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The Good Girls Revolt: How the Women of Newsweek Sued their Bosses and Changed the Workplace Hardcover – September 10, 2012

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Product Details

  • Hardcover: 288 pages
  • Publisher: PublicAffairs; 1 edition (September 10, 2012)
  • Language: English
  • ISBN-10: 161039173X
  • ISBN-13: 978-1610391733
  • Product Dimensions: 1 x 6 x 8.8 inches
  • Shipping Weight: 1 pounds (View shipping rates and policies)
  • Average Customer Review: 4.3 out of 5 stars  See all reviews (38 customer reviews)
  • Amazon Best Sellers Rank: #1,029,284 in Books (See Top 100 in Books)

Editorial Reviews


Gloria Steinem
"The Good Girls Revolt is as compelling as any novel, and also an accurate, intimate history of new women journalists invading the male journalistic world of the 1970s. Lynn Povich turns this epic revolt into a lesson on why and how we've just begun."

Jeannette Walls
“A meticulously reported and highly readable account of a pivotal time in the women’s movement.”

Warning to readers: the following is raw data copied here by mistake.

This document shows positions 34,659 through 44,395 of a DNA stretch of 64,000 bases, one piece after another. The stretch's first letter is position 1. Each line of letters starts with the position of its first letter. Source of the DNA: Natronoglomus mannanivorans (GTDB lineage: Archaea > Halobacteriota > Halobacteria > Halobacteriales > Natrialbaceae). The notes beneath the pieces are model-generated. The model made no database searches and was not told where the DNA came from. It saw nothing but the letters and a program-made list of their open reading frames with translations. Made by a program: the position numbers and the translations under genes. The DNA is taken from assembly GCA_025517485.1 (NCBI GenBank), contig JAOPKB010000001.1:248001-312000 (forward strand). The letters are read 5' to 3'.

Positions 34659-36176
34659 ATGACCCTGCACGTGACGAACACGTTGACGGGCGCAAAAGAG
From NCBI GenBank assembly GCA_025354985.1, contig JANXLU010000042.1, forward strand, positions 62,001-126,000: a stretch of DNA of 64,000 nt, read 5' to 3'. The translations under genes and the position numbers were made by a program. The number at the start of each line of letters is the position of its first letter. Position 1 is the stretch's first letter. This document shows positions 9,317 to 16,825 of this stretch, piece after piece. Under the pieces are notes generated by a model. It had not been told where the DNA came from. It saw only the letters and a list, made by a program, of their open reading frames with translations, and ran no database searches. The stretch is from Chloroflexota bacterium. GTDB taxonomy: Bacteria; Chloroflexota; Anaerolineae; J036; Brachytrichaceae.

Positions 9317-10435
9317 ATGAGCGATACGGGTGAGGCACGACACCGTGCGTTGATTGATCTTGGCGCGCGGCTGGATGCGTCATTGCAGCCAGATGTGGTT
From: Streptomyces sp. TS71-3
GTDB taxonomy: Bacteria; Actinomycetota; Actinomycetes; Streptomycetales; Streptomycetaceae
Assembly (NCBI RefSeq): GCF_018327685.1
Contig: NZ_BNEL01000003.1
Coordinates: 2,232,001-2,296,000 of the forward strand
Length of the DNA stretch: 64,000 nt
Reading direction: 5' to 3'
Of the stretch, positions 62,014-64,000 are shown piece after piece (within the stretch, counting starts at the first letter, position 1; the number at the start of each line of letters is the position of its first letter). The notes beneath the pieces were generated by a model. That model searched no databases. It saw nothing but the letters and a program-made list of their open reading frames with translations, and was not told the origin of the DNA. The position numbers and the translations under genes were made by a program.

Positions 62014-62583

“Povich’s in-depth research, narrative skills and eyewitness observations provide an entertaining and edifying look at a pivotal event in women’s history.”

New York Times
“The personal and the political are deftly interwoven in the fast-moving narrative…. The Good Girls Revolt has many timely lessons for working women who are concerned about discrimination today….But this sparkling, informative book may help move these goals a tiny bit closer.”

Boston Globe
“Solidly researched and should interest readers who care about feminist history and how gender issues play out in the culture.”

“Povich’s memoir of the tortuous, landmark battle that paved the way for a generation of female writers and editors is illuminating in its details [and] casts valuable perspective on a trail-blazing case that shouldn’t be forgotten.”

American Journalism Review
“[Povich] strikes a fair tone, neither naïve nor sanctimonious.... Among her achievements is a complex portrait of Newsweek Editor Osborn Elliott and his path from defensive adversary to understanding ally.”

Liesl Schillinger, New York Times
“Women still have a long way to go, the journalist Lynn Povich rousingly reminds readers in The Good Girls Revolt, her fascinating (and long overdue) history of the class-action lawsuit undertaken by four dozen female researchers and underlings at Newsweek magazine four decades ago…. If ever a book could remind women to keep their white gloves off and to keep fighting the good fight, this is the one.”

“Crisp, revealing…. [A] taut, firsthand account of how a group of razor-sharp, courageous women successfully fought back against institutional sexism at one of the country’s most esteemed publications.”